Third, the UN General Assembly could be utilized.
With the Security Council currently dysfunctional due to Russia's use of its veto power, the UN General Assembly should take effective measures. Specifically, the dispatch of peacekeepers by the General Assembly should be explored. Thus, the UN can support the realization of a "Nuclear Safety and Security Protection Zones" proposed by Director General R. Grossi.

An example of the General Assembly organizing a PKO while the Security Council is dysfunctional due to its veto power is the dispatch of the UN Emergency Force (UNEF) based on the "Uniting for Peace Resolution" during the Suez uprising, or the Second Middle East War. This possibility should be pursued again this time. The dispatch of PKOs by the General Assembly is premised on the three principles of dispatch, in particular, the acceptance by the parties to the conflict. For this purpose, Russia's consent and, if possible, a limited ceasefire agreement in the Zaporizhia region would be desirable. The UN Secretary-General and willing countries should actively intervene (offer good offices) to realize the IAEA's concept of a "protection zone" in the Zaporizhia region. Cooperation from countries such as Kazakhstan, which is sensitive to radiation damage due to the large number of people exposed to radiation in the Semipalatinsk nuclear test site during the Soviet era, may be possible. Although Director General Grossi is currently making a solitary effort to realize a "protection zone," it may be too much of a burden to leave this issue to the IAEA.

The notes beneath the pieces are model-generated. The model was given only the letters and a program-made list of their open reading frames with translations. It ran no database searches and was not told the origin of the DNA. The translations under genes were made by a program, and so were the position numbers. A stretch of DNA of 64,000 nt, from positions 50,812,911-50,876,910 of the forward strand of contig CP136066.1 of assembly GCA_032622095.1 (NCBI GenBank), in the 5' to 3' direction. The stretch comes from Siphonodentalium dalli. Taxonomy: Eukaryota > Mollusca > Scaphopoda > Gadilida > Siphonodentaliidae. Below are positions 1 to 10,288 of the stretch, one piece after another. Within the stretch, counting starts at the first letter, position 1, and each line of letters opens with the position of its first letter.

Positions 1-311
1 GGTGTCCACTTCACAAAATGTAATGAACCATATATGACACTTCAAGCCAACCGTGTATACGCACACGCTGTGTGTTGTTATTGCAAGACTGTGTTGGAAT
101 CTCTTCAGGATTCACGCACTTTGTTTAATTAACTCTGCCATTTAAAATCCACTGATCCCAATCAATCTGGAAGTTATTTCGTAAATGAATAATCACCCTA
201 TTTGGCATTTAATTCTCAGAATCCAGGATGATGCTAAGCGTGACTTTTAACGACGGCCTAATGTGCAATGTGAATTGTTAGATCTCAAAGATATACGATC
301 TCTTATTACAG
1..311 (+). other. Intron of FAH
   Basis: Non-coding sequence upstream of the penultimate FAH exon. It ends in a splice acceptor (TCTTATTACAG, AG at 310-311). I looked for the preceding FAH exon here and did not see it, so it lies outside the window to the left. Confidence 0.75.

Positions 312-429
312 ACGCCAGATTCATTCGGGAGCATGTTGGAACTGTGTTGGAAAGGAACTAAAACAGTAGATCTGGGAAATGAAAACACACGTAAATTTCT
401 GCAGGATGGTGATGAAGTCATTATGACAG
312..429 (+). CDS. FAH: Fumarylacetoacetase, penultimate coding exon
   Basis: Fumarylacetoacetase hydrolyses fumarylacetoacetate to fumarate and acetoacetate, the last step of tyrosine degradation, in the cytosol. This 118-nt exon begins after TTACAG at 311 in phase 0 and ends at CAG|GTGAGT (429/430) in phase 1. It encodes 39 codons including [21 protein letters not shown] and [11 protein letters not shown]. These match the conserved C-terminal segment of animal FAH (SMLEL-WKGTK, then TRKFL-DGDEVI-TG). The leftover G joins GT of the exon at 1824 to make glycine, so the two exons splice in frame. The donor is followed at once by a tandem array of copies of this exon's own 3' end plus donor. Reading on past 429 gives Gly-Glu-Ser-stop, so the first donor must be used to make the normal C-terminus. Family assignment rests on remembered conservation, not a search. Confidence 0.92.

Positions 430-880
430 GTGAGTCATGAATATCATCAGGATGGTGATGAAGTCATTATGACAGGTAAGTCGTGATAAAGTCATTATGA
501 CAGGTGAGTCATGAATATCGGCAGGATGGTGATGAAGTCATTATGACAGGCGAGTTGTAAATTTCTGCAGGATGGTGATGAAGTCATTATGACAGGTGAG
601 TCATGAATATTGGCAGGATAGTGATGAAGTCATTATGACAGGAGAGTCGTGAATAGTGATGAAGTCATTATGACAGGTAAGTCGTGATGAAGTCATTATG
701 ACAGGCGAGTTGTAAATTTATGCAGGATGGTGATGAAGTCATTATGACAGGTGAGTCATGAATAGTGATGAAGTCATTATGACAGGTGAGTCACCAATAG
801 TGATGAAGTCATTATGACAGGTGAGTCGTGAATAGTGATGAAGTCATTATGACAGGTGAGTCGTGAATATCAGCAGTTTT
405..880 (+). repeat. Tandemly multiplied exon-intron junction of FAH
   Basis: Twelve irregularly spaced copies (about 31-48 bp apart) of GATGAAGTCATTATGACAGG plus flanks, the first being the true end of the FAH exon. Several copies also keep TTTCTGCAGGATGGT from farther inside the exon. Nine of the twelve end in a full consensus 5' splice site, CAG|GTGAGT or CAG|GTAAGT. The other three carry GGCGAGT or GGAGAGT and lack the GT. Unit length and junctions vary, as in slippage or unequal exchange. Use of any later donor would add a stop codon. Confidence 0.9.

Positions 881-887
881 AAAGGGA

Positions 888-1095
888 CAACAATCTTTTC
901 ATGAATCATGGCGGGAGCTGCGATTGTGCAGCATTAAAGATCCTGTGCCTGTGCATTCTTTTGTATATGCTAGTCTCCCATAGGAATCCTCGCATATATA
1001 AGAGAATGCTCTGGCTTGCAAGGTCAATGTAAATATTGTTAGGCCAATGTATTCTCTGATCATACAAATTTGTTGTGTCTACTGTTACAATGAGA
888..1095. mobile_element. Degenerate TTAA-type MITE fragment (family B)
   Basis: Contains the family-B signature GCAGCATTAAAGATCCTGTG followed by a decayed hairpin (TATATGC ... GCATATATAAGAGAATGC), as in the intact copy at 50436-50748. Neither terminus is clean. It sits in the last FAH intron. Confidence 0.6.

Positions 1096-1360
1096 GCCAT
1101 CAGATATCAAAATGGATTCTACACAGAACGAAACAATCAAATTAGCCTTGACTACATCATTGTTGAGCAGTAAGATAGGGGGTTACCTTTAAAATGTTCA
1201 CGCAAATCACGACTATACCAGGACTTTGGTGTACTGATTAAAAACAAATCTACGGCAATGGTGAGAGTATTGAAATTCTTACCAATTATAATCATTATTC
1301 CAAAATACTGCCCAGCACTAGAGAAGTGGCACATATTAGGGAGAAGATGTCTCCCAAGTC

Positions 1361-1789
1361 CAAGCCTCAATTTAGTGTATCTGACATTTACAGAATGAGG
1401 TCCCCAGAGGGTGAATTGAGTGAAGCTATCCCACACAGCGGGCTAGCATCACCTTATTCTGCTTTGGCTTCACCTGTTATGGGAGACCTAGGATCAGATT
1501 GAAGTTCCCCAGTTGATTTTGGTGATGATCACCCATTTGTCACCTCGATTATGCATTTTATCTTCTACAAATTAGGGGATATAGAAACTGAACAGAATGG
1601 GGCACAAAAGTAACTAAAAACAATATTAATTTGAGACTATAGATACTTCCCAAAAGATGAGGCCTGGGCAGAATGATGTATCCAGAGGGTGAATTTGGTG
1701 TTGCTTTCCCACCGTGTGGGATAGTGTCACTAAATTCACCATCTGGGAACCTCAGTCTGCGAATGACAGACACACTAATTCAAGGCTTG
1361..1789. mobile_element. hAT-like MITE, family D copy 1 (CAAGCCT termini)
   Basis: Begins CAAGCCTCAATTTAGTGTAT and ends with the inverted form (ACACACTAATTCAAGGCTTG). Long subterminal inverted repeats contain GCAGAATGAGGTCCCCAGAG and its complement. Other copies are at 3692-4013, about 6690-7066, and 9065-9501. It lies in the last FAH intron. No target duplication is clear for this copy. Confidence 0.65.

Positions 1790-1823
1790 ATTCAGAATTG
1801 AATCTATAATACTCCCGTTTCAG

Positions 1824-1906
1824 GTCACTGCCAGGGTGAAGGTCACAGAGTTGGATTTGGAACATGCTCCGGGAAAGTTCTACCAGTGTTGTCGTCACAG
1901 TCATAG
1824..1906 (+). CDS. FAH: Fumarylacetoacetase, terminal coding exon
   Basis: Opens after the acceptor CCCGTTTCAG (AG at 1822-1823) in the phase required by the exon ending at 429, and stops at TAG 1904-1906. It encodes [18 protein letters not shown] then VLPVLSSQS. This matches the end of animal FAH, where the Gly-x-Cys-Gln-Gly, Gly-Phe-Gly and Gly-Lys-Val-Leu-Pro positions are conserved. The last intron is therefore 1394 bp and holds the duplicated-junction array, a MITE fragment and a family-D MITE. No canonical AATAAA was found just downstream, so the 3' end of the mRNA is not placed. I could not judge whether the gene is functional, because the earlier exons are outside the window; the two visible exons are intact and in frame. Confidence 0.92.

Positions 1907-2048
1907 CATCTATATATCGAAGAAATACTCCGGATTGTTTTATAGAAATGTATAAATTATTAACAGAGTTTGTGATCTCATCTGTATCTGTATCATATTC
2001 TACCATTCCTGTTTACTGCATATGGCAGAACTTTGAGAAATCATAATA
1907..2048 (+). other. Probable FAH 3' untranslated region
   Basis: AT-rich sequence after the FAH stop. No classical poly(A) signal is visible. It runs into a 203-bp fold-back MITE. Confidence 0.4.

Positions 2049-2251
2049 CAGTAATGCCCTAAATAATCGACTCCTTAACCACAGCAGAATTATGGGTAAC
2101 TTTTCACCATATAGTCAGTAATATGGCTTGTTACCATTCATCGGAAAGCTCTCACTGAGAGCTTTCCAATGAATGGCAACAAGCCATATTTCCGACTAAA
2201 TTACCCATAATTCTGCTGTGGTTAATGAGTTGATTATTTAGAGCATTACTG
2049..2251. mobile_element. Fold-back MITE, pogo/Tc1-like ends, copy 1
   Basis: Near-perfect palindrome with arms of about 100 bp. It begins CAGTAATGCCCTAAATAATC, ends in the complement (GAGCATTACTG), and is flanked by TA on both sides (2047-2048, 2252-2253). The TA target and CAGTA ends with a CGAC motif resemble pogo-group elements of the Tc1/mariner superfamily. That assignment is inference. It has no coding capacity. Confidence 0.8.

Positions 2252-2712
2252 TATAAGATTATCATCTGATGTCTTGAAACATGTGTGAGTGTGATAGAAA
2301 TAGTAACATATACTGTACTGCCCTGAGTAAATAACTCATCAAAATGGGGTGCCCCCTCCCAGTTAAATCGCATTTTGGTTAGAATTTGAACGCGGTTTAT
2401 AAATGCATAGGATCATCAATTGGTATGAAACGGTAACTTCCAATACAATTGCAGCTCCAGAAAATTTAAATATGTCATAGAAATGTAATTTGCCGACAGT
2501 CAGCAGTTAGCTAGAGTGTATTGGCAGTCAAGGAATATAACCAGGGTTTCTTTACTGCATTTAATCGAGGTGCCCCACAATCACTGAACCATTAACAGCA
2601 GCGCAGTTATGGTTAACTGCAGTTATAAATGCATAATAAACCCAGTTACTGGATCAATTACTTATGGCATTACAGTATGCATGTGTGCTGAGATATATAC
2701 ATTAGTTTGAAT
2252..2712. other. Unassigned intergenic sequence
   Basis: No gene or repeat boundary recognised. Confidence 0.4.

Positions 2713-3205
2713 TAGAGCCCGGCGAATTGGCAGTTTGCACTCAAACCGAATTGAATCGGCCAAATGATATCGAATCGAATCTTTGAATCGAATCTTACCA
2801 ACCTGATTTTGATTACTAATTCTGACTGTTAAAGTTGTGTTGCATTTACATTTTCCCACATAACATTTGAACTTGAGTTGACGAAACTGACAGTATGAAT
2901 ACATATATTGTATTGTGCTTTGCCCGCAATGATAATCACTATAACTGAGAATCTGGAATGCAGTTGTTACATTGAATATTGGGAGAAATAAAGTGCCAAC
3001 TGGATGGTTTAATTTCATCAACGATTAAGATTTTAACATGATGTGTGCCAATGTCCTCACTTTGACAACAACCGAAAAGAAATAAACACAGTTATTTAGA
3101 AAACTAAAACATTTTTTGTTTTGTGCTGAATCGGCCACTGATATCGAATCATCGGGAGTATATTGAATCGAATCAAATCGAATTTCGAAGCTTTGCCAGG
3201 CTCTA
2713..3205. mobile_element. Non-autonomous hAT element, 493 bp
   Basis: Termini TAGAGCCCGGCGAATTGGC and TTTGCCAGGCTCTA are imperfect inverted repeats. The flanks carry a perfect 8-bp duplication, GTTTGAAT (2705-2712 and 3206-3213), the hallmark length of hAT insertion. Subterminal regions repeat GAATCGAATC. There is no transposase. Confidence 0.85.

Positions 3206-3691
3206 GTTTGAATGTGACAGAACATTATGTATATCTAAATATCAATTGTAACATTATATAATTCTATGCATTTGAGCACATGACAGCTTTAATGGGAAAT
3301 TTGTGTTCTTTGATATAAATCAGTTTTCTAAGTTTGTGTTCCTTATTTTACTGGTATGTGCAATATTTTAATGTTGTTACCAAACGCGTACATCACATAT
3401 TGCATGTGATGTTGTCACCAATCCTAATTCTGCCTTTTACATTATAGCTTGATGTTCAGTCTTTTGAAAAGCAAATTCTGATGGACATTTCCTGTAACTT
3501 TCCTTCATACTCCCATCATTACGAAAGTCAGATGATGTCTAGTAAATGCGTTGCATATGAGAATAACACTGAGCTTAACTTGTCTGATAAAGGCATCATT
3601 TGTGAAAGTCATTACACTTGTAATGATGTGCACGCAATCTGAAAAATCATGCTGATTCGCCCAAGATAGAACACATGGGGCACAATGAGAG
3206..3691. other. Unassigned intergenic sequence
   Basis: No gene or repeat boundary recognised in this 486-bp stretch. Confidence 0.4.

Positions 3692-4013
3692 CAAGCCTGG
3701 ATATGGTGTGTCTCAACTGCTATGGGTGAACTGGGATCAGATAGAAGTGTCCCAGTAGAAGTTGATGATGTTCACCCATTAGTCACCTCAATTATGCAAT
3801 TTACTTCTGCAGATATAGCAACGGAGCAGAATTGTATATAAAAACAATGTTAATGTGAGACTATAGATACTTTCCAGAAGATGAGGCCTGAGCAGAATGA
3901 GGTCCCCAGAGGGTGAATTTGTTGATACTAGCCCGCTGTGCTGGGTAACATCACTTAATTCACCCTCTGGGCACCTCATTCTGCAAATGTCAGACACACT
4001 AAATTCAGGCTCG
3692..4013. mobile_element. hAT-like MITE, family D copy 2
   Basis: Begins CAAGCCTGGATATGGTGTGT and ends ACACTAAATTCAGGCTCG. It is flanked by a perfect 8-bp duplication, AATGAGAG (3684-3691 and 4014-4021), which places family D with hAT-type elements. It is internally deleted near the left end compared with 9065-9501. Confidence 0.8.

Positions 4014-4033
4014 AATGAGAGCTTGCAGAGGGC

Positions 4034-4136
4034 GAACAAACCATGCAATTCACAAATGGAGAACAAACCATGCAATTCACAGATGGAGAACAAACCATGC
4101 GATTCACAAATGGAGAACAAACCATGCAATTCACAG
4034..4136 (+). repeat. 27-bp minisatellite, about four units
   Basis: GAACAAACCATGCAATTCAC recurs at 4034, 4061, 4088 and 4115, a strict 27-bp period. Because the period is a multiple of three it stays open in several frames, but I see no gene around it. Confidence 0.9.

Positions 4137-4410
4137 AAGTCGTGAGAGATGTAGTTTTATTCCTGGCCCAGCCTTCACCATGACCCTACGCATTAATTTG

The nuclear issue in Russia's invasion of Ukraine is not limited to the threat of nuclear weapons use, but also how to protect nuclear power plants to prevent serious accidents. There is still much we can do in this regard. Japan has been a non-permanent member of the UN Security Council since January this year and also holds the presidency of the G7, and I hope that Japan will exercise proactive leadership on these issues.

Toshio Sano is an Atomic Energy Commissioner, Cabinet Office
The English-Speaking Union of Japan

佐野 利男 / 内閣府原子力委員

2023年 5月 2日



1 ウクライナの原子力施設に何が起きているか?



2 国際社会はどのように対応したか




3 今、何ができるか?




現在、ロシアの拒否権行使により安全保障理事会が機能不全に陥っている中で、国連総会が実効性のある措置をとるべきだ。具体的には、総会によるpeace keepersの派遣を検討すべきだ。国連が、R.グロッシー事務局長の提案である「核安全・セキュリティー保護地帯」を実現し、それを防護するためだ。

安保理が拒否権により機能不全に陥っている中、総会がPKOを組織した例は、スエズ動乱つまり第二次中東戦争の際、「平和のための結集決議」に基づいて国連緊急軍(UNEF)を派遣した例がある。今回もこの可能性を追求してほしい。総会によるPKOの派遣については、派遣3原則、就中当事者の受け入れ合意が前提になるが、そのためにはロシアの同意、可能であればザポリージャ地域における限定的な停戦合意が望ましく、これに向けて国連事務総長や有志国が積極的に介入し(good offices)、IAEAの「保護地帯」構想を実現することが求められる。ソ連時代、核実験場であったセミパラチンスク周辺で多数の被曝者を出し、放射線の被害に敏感なカザフスタンなどから協力を得られる可能性はあろう。現在グロッシー事務局長が「保護地帯」の実現に向けて孤軍奮闘しているが、この問題をIAEAに一任するにはあまりに荷が重過ぎないだろうか。


一般社団法人 日本英語交流連盟

English Speaking Union of Japan > Japan in Their Own Words (JITOW) > To protect nuclear power plants in Ukraine